Closing and Negotiating Challenges - Symptoms of Another Selling Problem

This Simple Strategy Will Sell Your ROI and Value Proposition Every Time

Why This is Still a Great Selling Sales Book After 10 Years

Price Quotes and the Inability of Salespeople to Sell Value

The One Thing Most Salespeople Are Unable to Do

Why There is No Value When You Provide Value Via Special Pricing

Top 10 Outcomes When Salespeople Screw Up Selling "Value Added"

Top 5 Sales Issues Leaders Should Not Focus On

This is the One Thing Missing from the New Way of Selling

Do You/Should You Have a Complex Sale?

Top 10 Reasons Why Salespeople Let Price Drive the Sale

How to Add Value to Your Sales Offering

New Metrics for the Sales Force - Unusual Thoughts for Unusual Times

Boston Ballet and Money Tolerance - What it Means to Your Sales Force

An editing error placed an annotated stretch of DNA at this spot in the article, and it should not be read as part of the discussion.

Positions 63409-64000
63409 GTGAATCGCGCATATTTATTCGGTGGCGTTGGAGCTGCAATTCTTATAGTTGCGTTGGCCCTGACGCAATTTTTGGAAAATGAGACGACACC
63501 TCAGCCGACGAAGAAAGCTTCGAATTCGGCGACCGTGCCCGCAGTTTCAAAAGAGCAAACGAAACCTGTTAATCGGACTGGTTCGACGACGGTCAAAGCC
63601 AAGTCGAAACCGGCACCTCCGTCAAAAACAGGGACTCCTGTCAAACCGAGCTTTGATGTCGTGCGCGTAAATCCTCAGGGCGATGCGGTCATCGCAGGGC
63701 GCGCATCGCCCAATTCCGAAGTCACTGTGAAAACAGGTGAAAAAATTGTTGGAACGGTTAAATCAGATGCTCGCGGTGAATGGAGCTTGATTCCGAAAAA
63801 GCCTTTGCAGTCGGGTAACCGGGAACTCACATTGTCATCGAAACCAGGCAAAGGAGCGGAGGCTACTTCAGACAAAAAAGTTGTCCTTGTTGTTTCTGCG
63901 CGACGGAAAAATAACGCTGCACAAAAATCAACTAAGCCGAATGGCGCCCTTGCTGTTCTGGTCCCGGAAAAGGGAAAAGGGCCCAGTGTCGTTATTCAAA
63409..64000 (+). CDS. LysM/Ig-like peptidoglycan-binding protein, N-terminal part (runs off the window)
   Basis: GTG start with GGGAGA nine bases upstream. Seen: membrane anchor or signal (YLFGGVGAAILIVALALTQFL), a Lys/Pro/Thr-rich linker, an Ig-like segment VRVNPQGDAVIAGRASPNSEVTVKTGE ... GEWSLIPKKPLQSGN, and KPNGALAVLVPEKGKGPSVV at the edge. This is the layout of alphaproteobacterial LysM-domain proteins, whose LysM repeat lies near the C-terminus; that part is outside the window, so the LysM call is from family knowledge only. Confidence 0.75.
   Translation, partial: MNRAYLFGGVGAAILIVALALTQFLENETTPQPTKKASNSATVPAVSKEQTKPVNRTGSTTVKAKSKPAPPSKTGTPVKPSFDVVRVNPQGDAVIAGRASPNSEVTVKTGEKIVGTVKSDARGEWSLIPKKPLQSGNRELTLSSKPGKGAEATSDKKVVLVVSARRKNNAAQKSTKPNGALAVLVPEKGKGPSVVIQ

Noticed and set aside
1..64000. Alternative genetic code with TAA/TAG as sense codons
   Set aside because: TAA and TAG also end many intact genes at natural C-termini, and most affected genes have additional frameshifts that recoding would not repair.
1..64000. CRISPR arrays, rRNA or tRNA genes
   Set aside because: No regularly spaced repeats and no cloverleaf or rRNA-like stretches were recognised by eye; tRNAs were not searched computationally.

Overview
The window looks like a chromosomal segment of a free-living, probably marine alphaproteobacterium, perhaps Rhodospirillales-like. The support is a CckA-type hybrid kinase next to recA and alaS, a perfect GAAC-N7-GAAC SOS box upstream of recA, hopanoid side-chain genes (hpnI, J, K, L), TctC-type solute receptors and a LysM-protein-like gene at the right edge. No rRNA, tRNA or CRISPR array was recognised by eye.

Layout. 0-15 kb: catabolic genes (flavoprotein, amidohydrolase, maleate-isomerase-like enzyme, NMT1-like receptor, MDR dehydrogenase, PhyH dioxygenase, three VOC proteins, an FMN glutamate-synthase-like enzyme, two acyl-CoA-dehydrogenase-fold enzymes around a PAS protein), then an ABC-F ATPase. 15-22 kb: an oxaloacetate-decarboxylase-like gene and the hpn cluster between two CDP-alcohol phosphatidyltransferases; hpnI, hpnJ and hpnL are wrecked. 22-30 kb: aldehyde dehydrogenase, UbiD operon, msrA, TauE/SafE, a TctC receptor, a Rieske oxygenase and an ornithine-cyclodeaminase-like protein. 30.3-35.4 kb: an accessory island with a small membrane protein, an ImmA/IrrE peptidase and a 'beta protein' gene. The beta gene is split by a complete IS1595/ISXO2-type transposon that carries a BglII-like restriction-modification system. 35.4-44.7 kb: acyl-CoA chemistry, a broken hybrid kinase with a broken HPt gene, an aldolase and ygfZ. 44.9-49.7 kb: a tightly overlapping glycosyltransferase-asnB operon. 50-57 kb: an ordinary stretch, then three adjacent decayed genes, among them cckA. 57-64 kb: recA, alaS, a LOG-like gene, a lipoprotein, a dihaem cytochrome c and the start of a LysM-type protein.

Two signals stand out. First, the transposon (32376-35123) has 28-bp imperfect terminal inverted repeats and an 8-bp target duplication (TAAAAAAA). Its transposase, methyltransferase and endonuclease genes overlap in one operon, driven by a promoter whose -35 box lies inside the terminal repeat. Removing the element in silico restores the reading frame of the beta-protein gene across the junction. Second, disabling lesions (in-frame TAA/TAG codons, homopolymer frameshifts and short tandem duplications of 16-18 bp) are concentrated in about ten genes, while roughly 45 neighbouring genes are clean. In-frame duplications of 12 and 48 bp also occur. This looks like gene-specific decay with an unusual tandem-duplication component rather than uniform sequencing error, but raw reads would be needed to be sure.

As I mentioned above, selling value does not stand on its own.  You should now understand that from the value selling broadcast and the articles above,  there are several other factors that contribute to selling value.  Unless salespeople are able to effectively integrate all of the necessary factors (Sales DNA, sales process, strategy and tactics), then the end result will always be salespeople that are only able to talk about value, instead of actually becoming the value.

I'll be hosting a webinar on December 10 at 11 AM Eastern Time.  We'll be discussing the 5 Hidden Factors that Determine the Fate of Every Sales Force.  Selling Value is certainly one of those factors!  It will run for about 45 minutes.  If you would like to attend you can register here.

Topics: Dave Kurlan, Inbound Marketing, crm, twitter, Pipeline, linkedin, social selling, selling value, Lead Nurturing, top of the funnel, Bill Cosby, Value Proposition

Top 10 Reasons For Inaccurate Forecasts

Posted by Dave Kurlan on Fri, Feb 28, 2014 @ 07:02 AM

sales pipelineFor double article Friday, in addition to my Sales Pipeline Nazi article, I have the following bonuses for you:

For those of you who wanted to attend the Webinar on the Sales Candidate Analyzer, here is a link to the recording.